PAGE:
(By Michael Wong, CPA) The papers have been abuzz with merger and acquisition news. There's been the drama of the financial exchanges, with NYSE Euronext (NYX
) announcing a merger agreement with Deutsche Boerse DB1 and subsequently twice rejecting NASDAQ OMX Group (NDAQ
) and IntercontinentalExchange's (ICE
) unsolicited higher bid for the company. Berkshire Hathaway (BRK.A)(BRK.B
) was put in the spotlight after its acquisition of Lubrizol and related resignation of Berkshire CEO heir apparent David Sokol due to a conflict of interest issue. Megamergers have also resurfaced, with AT&T's (T
) $39 billion bid for Deutsche Telekom DTEGY's T-Mobile USA unit.
The string of high-profile acquisitions and headlines provides evidence that we've entered into a new M&A cycle. Commonly touted interrelated factors conducive to overall M&A activity that appear to be present are rising share prices, senior management confidence, a positive trajectory to the economy, and access to financing. Certain company- or industry-specific factors such as high cash balances, low organic growth prospects, and shifting industry dynamics are also present.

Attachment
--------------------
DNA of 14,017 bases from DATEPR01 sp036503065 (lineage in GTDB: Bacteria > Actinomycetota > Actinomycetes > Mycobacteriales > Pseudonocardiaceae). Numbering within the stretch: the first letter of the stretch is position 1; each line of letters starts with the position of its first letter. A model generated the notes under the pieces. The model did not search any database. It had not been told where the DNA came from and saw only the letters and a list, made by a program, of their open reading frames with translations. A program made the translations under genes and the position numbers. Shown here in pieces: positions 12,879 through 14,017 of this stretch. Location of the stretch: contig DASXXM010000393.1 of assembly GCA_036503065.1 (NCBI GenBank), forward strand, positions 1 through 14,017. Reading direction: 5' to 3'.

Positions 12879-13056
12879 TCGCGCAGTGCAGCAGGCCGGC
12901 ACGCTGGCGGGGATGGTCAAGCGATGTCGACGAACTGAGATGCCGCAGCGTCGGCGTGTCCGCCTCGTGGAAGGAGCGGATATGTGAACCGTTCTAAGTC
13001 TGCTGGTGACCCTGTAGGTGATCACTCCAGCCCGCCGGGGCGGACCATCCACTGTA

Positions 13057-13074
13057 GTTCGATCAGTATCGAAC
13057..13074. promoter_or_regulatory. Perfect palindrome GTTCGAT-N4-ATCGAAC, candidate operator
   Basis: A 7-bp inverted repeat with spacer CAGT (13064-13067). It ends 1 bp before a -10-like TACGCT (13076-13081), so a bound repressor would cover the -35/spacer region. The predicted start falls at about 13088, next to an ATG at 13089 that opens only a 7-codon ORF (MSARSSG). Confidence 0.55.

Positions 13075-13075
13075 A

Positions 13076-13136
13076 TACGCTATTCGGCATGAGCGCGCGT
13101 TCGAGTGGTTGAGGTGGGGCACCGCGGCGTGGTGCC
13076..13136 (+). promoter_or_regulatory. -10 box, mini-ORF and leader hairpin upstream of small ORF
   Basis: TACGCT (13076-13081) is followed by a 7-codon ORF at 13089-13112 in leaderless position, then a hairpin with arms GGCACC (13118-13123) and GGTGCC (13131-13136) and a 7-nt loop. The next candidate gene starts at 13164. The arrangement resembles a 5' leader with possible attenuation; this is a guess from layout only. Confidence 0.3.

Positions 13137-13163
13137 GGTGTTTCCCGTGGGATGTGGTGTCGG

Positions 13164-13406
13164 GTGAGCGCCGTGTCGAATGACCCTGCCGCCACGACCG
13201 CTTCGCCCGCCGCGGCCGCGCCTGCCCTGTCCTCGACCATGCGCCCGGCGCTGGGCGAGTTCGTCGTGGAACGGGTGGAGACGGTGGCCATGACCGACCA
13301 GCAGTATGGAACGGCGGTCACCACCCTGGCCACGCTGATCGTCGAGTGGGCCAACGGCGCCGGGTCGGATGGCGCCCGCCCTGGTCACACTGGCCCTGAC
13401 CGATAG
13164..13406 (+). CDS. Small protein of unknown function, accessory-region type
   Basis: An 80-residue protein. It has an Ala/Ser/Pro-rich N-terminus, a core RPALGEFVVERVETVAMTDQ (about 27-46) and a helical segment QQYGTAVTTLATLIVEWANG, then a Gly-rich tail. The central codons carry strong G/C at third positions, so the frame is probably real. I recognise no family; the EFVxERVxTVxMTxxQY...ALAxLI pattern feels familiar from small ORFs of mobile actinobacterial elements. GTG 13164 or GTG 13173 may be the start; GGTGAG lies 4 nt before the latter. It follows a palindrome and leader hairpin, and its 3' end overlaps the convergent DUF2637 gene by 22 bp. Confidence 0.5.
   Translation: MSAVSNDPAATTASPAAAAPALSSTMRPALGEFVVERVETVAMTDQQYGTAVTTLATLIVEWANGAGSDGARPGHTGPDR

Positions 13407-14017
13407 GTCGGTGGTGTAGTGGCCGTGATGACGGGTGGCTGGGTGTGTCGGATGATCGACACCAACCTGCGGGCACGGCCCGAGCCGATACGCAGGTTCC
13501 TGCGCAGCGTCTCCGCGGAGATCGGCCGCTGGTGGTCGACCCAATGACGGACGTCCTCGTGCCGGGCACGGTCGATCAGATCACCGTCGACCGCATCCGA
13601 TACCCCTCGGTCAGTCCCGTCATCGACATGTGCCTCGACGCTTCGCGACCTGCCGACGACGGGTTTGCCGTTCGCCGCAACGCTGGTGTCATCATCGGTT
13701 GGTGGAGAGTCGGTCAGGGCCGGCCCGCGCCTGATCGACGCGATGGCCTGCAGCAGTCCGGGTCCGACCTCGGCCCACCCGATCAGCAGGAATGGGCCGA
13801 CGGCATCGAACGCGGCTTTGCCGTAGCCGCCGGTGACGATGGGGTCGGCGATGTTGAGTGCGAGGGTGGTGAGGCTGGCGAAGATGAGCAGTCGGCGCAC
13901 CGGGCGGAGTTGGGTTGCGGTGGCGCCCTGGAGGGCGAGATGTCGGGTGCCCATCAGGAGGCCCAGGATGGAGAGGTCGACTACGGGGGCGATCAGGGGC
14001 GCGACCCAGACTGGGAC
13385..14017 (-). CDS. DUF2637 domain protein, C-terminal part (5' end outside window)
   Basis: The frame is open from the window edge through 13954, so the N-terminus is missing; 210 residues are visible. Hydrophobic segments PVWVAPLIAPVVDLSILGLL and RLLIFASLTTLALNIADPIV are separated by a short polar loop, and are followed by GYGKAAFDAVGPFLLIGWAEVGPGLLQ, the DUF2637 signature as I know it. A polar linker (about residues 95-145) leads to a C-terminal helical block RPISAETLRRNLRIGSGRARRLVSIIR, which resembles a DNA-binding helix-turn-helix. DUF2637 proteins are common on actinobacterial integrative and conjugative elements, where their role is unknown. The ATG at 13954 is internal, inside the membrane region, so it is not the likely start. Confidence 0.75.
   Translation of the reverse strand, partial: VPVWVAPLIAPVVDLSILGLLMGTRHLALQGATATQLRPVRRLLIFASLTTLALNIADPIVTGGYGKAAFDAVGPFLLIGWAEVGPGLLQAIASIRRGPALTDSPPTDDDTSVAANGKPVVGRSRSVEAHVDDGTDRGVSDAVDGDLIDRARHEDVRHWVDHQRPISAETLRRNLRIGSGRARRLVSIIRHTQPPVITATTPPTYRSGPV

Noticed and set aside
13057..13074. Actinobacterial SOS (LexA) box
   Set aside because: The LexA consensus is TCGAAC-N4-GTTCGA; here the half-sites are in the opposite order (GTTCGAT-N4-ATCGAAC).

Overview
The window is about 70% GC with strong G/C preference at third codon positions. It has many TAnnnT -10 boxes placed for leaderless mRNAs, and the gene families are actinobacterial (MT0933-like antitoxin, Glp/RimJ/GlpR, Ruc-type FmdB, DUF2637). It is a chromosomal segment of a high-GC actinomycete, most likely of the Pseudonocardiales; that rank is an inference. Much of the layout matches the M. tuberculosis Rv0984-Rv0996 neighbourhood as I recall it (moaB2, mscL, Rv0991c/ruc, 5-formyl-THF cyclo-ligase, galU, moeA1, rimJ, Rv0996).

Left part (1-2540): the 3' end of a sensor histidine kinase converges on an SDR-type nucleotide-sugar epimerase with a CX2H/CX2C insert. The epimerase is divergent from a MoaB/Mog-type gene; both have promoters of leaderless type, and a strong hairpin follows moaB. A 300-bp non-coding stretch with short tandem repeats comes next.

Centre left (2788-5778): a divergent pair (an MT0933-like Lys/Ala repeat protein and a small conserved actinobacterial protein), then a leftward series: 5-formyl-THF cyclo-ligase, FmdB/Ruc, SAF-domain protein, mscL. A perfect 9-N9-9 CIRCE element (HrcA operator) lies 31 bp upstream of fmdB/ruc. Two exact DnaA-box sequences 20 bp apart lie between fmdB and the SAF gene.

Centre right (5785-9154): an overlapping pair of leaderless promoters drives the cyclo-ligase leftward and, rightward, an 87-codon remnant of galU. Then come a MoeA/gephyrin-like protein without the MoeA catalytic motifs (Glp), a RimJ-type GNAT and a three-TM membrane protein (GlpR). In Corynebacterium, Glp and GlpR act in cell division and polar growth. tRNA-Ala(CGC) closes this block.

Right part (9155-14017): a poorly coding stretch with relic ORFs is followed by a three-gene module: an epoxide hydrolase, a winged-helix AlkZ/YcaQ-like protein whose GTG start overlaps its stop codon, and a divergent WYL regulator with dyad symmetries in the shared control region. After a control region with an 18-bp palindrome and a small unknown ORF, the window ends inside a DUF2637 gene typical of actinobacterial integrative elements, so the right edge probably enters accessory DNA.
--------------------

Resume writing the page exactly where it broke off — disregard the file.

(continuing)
If you want to place your bets on M&A, there are at least two ways you can do it. One, you could speculate on the highest-potential acquisitors and acquisition targets. Or you could invest in the pick-and-shovel investment banks that are providing and booking revenue for M&A financial advisory services.
Below is a table of some of the boutique financial advisory and larger investment banks that we cover along with their proportion of revenue related to financial advisory:
As can be seen from the table, the financial advisory boutiques Evercore Partners (EVR), Greenhill & Co. (GHL), and Lazard (LAZ) are best positioned to ride a wave of M&A deals to superior earnings growth.